The second version, written and directed by Stephen Zaillian, was released in 2006 and starred Sean Penn (below)
and Jude Law. This was not hailed as a masterpiece, but, instead, universally panned by the critics. My view is again contrary. It has its faults, but I don’t at all think it was as bad as it was made out to be. Yes, Sean Penn has a tendency to chew the carpet, but he does it so well, that I would prefer to see him chewing the carpet any day. (Other great roles he has played were the coke-up, paranoid shyster lawyer in Carlito’s Way and the rapist/murderer in Dead Man Walking.) The second is not a remake of the first, as is so often – and inexplicably – claimed, and in many ways they are different films. The
1949 version with Broderick Crawford (above) concentrates more on the rise and increasing corruption of Willie Stark, whereas the later film seems to concentrate more on the Jack Burden character, the idealist turned cynic beholden to the bottle who does Stark’s dirty work for him. Jude Law – this is again my view – does a good job. (A lot of people seem to have it in for Law. I don’t know why.) Both fall down in that motivation is never fully explored and analysed.
Why did Stark become such a monster, especially in the first film? And exactly why was Jack Burden (in both films) so disillusioned that nothing seems to have been too dirty for him? What was the back story of Anne and Adam Stanton? They are more ciphers than characters.
Robert Penn Warren, who wrote the original novel All The Kings Men, admitted he had based the character of Willie Stark on Huey P Long, the populist politician and governor, like Stark, was gunned down in the Lousiana senate building. I had previously heard of Long as one scavenges information here and their and files it away and seemed to remember he was a wrong ’un, a man in league with the Devil who was nothing better than a crook. But out of interest, and in preparation for watching the two film versions, I looked up a potted bio of the man. And boy was I wrong.
Granted that there can be many versions of a man’s life and granted almost all of us are apt to believe what we want to believe, the worst that can be said of Huey Long – the worst – was that he behaved like a great many of his fellow politicians and gave jobs to his supporters. And what cannot be doubted was that Long did a lot of good, a lot more than many other politicians. But Long came unstuck because he was, in all but name, a socialist, a man who believed that those who had a great deal should share their great deal with those who had next to nothing and even nothing. And if there is one thing the U.S. apparently hates above all things, it is ‘a socialist’. Long taxed big business in order to pay for the hospitals, schools, roads and bridges he built and he was outspoken in his criticism of FDR’s reforms. He did not think they went far enough.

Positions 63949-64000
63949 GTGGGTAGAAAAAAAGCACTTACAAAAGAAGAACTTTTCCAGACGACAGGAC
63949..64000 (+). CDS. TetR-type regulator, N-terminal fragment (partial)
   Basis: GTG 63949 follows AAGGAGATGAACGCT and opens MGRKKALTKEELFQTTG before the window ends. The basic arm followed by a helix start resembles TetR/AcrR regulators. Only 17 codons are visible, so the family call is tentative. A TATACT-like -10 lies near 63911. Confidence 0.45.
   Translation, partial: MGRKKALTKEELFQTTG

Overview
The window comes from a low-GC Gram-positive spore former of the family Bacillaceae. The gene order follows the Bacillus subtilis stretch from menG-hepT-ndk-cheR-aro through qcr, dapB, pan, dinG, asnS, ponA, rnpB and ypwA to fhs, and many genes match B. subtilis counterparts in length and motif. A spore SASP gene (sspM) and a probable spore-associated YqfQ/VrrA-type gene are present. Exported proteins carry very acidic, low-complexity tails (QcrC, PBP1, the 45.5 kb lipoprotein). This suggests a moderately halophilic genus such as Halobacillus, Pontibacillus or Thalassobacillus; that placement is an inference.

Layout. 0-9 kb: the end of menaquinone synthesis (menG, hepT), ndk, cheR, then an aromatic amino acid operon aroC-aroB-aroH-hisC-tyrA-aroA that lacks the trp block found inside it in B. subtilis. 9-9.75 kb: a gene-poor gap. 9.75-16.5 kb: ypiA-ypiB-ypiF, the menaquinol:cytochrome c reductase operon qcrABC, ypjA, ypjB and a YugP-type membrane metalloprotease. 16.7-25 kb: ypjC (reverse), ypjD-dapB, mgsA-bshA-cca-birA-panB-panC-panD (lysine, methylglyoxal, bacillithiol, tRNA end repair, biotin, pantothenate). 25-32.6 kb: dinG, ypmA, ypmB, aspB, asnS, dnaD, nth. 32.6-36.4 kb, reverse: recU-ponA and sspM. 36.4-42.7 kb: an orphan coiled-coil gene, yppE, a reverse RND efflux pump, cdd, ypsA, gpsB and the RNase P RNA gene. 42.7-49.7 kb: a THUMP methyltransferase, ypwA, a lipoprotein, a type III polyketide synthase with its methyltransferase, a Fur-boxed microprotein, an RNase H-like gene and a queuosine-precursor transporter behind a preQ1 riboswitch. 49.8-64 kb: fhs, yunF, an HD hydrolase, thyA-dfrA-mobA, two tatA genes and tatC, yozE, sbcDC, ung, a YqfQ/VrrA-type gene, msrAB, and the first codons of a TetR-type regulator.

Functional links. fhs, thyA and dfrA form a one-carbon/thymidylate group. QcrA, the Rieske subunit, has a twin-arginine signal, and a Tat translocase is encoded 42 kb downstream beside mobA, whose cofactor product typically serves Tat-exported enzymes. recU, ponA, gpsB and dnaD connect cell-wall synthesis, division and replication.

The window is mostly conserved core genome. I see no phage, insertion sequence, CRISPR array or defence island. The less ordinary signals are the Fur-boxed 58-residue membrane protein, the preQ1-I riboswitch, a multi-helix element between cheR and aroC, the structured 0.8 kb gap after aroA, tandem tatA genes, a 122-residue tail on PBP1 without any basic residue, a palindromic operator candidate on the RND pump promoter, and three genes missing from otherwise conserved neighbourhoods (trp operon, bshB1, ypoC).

Long was an exceptionally gifted man (and should not be mistaken with the quasi crook created by Robert Penn Warren). He completed his three-year law course in eight months and was called to the bar. He had ambitions to the presidency and he most certainly had the drive to achieve it. He would undoubtedly have had the support of the nation’s underdog on whose behalf he worked. But he was assassinated in 1935 a few months after he had announced his candidacy for the presidency in the following year’s election. He was still only 42.
The story is that in order to discredit a political opponent, he had two of the man’s daughters dismissed from their teaching jobs and threatened to spread a rumour, already in circulation, that the man’s family had ‘coffee blood’. His opponent’s son-in-law was upset by the suggestion that his wife had Afro-American blood, went to the state capital and shot Long. At first Long’s wounds from a bullet in the abdomen and in the spine did not seem fatal. But his doctors had missed a bullet he had taken in one of his kidneys, and by the time this was discovered, Long was too weak to survive more surgery.
There is also a theory that the son-in-law didn't have a gun at the time of the shooting. Long was waiting in the senate building waiting to see whether a certain bill would be passed and he was approached by the son-on-law, a Dr Carl Weiss, about some matter or other. Long is said to have brushed Weiss off, saying he was too busy to talk. After the third brush-off by Long, Weiss is said to have got angry and punched Long on the mouth. Immediately, his bodyguards opened fire on Weiss and several bullets are said to have ricoched off marble pillars and struck Long. In order to cover-up the death, the gun Weiss kept in his car was planted on his corpse. He was shot 60 times.
As you can imagine there are several conspiracy theories. In the months leading up to his death, Long often alleged that there were plots to kill him. He and his family were the victims of a drive-by shooting at his New Orleans home, although no one was hurt. It was as a result of his fears of being assassinated that Long surrounded himself with bodyguards.
The whackiest conspiracy theory I have found on the net is by an anti-semitic group called Jew Watch (no link provided - if you're really interested, you can find it for yourself. I don't want to put traffic the way of those cruds). The website alleges that Dr Carl Jacob Weiss - they spell it Karl Jakob Weiss - was a Mossad agent paid to kill Long. The major flaw in that particular piece of nonsense is that Mossad wasn't founded until at least 13 years later when the state of Israel was established. That detail notwithstanding, it otherwise makes perfect sense and I'm surprised it has been adopted in all official histories of Lousianna, Huey Long and political assassinations.